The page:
A bald killer serving life in a New Zealand jail has won a court battle to have his toupee returned to him with a High court judge ruling that by denying him his hairpiece prison authorities “ignored” the prisoner’s “fundamental right to freedom of expression”.
Philip John Smith’s wig was confiscated when authorities recaptured him after he fled the country, using the toupee as part of a disguise.
But he has now successfully argued that his toupee was an “artwork” essential to his self-esteem.
Smith was convicted and imprisoned in 1996 for murdering the father of a boy he had previously sexually abused. He also has a string of other convictions, including extortion, aggravated robbery and sexual offences.
In November 2014, while on temporary release for work, Smith fled to South America with an illegally obtained passport but was soon caught by Brazilian authorities and deported.
He quickly became an object of public ridicule in New Zealand when it was revealed that he was bald and had worn a wig while escaping.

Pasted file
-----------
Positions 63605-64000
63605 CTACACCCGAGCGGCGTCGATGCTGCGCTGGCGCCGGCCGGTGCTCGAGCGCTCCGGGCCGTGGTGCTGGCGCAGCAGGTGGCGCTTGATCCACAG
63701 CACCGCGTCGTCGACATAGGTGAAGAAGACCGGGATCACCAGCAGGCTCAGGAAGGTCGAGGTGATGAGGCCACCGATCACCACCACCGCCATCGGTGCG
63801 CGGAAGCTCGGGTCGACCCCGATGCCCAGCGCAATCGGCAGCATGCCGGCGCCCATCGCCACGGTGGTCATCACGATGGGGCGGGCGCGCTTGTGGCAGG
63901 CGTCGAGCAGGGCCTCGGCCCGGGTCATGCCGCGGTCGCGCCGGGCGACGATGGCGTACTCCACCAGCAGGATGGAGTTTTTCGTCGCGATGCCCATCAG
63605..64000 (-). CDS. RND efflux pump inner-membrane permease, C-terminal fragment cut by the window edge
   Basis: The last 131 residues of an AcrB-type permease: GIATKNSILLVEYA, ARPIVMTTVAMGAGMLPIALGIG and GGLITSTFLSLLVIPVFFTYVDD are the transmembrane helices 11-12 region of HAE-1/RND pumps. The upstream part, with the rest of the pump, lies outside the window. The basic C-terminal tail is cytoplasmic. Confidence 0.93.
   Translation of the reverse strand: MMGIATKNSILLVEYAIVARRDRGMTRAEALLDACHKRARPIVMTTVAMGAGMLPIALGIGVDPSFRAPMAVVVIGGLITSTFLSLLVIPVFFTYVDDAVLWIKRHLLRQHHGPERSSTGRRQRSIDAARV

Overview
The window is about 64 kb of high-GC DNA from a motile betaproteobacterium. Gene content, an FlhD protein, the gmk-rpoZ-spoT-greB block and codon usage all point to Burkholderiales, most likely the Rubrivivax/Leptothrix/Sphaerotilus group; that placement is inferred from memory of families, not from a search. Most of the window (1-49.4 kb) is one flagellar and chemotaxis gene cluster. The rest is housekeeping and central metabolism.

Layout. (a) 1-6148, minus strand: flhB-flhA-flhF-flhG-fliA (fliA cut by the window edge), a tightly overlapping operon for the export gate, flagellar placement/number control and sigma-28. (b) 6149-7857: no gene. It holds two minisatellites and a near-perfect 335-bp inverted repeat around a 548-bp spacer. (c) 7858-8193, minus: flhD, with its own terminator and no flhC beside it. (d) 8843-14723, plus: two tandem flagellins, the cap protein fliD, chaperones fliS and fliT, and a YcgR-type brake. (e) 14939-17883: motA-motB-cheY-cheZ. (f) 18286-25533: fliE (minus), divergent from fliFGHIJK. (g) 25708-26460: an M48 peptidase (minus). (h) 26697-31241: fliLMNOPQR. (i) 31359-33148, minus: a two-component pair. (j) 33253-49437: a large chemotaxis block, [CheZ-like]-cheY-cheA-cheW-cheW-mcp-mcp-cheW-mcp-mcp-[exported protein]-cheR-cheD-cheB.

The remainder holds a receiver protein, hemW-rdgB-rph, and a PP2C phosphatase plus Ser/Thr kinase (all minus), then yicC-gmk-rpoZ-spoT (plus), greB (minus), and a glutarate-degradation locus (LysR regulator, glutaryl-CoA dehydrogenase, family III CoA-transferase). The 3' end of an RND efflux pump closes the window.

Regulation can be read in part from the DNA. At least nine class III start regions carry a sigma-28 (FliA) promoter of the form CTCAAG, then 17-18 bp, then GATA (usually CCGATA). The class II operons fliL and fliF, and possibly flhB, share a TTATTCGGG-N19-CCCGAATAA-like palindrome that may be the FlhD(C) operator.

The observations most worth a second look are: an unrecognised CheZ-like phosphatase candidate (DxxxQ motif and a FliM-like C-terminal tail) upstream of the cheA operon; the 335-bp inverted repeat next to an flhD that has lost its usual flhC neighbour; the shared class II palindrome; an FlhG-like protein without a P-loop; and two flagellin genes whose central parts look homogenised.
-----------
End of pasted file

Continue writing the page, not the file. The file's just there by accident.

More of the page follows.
Smith pointed to the media attention as part of his legal case to win back his toupee, saying he felt “belittled, degraded and humiliated”.
He argued that the custom-made hairpiece was an “artwork” that was important for his self-esteem and self-confidence.
The convict, who represented himself in court, also accused prison officials of acting in an “arbitrary and discriminatory” way by confiscating his hairpiece as “payback”.
High Court judge Edwin Wylie released his decision on Thursday siding with Smith, but declined his request for damages.
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